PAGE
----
Guest Contribution: “Underlying Inflation and Asymmetric Risks”

Today we present a guest post written by Danilo Leiva-León (European Central Bank), Hervé Le Bihan (Bank of France) and Matías Pacce (Bank of Spain). The views expressed in this paper are those of the authors and not necessarily those of the Bank of France, Bank of Spain, European Central Bank or the Eurosystem.

 Regime Shifts in Inflation

Model-based indicators of underlying inflation have been typically built upon the assumption of linearity in the dynamics of prices.  In particular, unobserved component models generally assume that the dynamics of underlying inflation follows a random walk, so that underlying inflation can only exhibit smooth changes over time. The recent abrupt surge in energy and raw material prices, and the subsequent rapid pass-through to other items in the consumption basket, however, challenge that assumption. In addition, several works emphasize the importance of accounting for nonlinearities and state-dependence when modelling inflation (e.g. Ascari and Haber (2022), Klenow and Kryvtsov (2008), Cavallo, Lippi and Miyahara (2023)).

Against this backdrop, Le Bihan, Leiva-León and Pacce (2023) rely on a multivariate regime-switching framework to estimate the persistent component of inflation at the disaggregated level.[1] Unlike previous related approaches in the literature, each persistent component of interest is assumed to exhibit shifts between high- and low-inflation regimes of unique magnitudes.[2] Figure 1 displays the estimated persistent component of euro area inflation at the disaggregated level, pointing to a substantial amount of heterogeneity both over time and across categories. The estimates show that the proposed framework is flexible enough to adapt to the wide variety of inflationary dynamics embedded in the different types of goods and services.


A Nonlinear Measure of Underlying Inflation

Consistent with underlying inflation being defined as the persistent component in overall inflation, by using the weights to construct the HICP, we summarize the persistent components associated with the various sub-aggregates into a single measure that constitutes our proposed nonlinear measure of underlying inflation. The resulting indicator is labeled “ICARIS”, that stands for Indicator of Core by Aggregating Regimes of Inflation Sub-components. Chart A of Figure 2 plots our measure of core inflation for the period 1999:01-2023:08. The ICARIS is characterized by a strong persistence. This is an appealing feature as this underlying inflation measure is not influenced by erratic movements often displayed in the inflation rates of special aggregates. Despite its persistence, the ICARIS is able to rapidly adjust to new inflation environments. For example, this is the case when the euro area transitioned to a sustained period of low inflation over the course of 2013.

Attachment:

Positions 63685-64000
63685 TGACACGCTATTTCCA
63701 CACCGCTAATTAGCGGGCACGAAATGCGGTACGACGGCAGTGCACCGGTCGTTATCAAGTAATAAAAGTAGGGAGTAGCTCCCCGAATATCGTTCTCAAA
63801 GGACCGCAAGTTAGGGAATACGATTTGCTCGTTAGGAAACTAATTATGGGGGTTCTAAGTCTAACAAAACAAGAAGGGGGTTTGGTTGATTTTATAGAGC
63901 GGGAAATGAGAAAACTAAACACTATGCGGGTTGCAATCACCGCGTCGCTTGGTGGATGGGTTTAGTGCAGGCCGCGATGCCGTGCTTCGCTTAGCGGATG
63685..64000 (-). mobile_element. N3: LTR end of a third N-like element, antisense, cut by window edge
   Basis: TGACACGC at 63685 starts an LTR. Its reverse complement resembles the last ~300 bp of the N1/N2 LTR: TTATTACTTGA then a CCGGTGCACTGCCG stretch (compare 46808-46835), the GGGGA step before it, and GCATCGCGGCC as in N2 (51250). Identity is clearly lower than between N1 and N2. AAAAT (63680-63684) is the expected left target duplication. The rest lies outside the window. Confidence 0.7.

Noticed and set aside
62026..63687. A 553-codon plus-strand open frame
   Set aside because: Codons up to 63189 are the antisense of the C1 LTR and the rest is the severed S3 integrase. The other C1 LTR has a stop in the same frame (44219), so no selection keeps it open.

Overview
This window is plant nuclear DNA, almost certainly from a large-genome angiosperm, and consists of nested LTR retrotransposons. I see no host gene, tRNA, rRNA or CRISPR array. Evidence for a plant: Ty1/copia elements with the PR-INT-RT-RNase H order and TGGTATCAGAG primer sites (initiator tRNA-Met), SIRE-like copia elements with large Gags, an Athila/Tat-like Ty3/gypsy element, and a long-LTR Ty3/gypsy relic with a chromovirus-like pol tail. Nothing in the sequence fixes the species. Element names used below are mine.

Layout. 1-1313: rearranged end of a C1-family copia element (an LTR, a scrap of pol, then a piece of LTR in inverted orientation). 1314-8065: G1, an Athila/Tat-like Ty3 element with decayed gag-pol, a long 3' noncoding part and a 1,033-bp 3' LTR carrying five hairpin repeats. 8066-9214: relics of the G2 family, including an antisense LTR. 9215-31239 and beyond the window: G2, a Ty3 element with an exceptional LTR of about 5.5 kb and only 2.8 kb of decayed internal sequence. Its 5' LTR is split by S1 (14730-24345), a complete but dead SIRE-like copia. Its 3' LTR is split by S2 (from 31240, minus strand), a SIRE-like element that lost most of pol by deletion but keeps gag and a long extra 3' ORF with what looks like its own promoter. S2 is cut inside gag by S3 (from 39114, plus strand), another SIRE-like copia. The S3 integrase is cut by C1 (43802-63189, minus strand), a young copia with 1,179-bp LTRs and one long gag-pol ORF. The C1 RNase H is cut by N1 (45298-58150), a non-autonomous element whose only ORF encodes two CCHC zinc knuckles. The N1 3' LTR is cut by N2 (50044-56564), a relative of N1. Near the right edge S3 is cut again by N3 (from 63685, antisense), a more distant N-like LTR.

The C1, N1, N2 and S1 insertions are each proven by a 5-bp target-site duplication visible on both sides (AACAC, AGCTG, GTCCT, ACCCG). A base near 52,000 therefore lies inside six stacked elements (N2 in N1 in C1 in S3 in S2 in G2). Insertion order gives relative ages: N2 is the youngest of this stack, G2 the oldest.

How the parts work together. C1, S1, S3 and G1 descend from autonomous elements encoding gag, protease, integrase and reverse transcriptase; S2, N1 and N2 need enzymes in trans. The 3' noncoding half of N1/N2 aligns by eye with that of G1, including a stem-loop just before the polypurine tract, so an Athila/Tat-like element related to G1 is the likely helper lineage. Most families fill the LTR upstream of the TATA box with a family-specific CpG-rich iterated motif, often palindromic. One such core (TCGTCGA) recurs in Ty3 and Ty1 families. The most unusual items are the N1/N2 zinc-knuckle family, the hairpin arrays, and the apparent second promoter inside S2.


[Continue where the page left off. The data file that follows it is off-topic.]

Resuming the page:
When focusing on the post-pandemic period, the ICARIS suggests an abrupt and unprecedented jump in euro area underlying inflation, starting in early 2021, reaching its peak in December 2022 and rapidly falling until March 2023. Since then, underlying inflation has remained almost constant until the end of the sample, August 2023, displaying values close to 4.6%. This suggests, as also confirmed by examination of other indicators, that underlying inflation has passed a peak, even though it is still at level well above the ECB objective.[3] Chart B of Figure 2 plots the historical contribution of each HICP sub-component to the ICARIS, showing the prominent role of energy prices in driving underlying inflation between early 2021 and March 2023. It also shows that although energy prices are currently not contributing significantly to underlying inflation, the other sub-components of HICP ―in particular, food inflation― are still subject to persistently high inflationary pressures, as can be seen in Figure 1 at the end of the sample.